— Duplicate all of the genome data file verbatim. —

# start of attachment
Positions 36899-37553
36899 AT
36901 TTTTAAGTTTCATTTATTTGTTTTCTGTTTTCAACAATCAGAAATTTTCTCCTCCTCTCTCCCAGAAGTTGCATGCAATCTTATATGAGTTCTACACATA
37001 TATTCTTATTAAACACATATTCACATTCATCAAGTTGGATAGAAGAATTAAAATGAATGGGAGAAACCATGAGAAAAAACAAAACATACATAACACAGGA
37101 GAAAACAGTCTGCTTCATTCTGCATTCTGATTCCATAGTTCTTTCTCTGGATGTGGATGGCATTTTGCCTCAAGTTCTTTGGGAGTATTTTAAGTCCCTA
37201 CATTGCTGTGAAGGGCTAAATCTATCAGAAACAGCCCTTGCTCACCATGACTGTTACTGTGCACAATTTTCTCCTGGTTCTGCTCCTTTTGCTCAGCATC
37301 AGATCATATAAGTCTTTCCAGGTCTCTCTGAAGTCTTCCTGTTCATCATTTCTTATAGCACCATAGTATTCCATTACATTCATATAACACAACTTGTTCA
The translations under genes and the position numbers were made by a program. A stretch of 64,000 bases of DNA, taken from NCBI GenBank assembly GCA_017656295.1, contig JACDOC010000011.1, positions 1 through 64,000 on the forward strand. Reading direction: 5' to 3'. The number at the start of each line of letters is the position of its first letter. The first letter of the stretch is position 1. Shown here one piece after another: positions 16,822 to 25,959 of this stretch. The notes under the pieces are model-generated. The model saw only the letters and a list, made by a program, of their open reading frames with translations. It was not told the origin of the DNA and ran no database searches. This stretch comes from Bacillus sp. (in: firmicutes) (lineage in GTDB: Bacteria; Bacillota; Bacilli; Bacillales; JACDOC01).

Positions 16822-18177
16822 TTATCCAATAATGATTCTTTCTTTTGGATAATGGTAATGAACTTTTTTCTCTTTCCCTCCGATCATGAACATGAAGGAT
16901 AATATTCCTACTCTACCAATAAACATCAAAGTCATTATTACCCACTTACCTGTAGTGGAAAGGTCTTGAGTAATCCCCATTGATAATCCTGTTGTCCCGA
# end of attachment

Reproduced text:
Positions 36899-37553
36899 AT
36901 TTTTAAGTTTCATTTATTTGTTTTCTGTTTTCAACAATCAGAAATTTTCTCCTCCTCTCTCCCAGAAGTTGCATGCAATCTTATATGAGTTCTACACATA
37001 TATTCTTATTAAACACATATTCACATTCATCAAGTTGGATAGAAGAATTAAAATGAATGGGAGAAACCATGAGAAAAAACAAAACATACATAACACAGGA
37101 GAAAACAGTCTGCTTCATTCTGCATTCTGATTCCATAGTTCTTTCTCTGGATGTGGATGGCATTTTGCCTCAAGTTCTTTGGGAGTATTTTAAGTCCCTA
37201 CATTGCTGTGAAGGGCTAAATCTATCAGAAACAGCCCTTGCTCACCATGACTGTTACTGTGCACAATTTTCTCCTGGTTCTGCTCCTTTTGCTCAGCATC
37301 AGATCATATAAGTCTTTCCAGGTCTCTCTGAAGTCTTCCTGTTCATCATTTCTTATAGCACCATAGTATTCCATTACATTCATATAACACAACTTGTTCA
The translations under genes and the position numbers were made by a program. A stretch of 64,000 bases of DNA, taken from NCBI GenBank assembly GCA_017656295.1, contig JACDOC010000011.1, positions 1 through 64,000 on the forward strand. Reading direction: 5' to 3'. The number at the start of each line of letters is the position of its first letter. The first letter of the stretch is position 1. Shown here one piece after another: positions 16,822 to 25,959 of this stretch. The notes under the pieces are model-generated. The model saw only the letters and a list, made by a program, of their open reading frames with translations. It was not told the origin of the DNA and ran no database searches. This stretch comes from Bacillus sp. (in: firmicutes) (lineage in GTDB: Bacteria; Bacillota; Bacilli; Bacillales; JACDOC01).

Positions 16822-18177
16822 TTATCCAATAATGATTCTTTCTTTTGGATAATGGTAATGAACTTTTTTCTCTTTCCCTCCGATCATGAACATGAAGGAT
16901 AATATTCCTACTCTACCAATAAACATCAAAGTCATTATTACCCACTTACCTGTAGTGGAAAGGTCTTGAGTAATCCCCATTGATAATCCTGTTGTCCCGA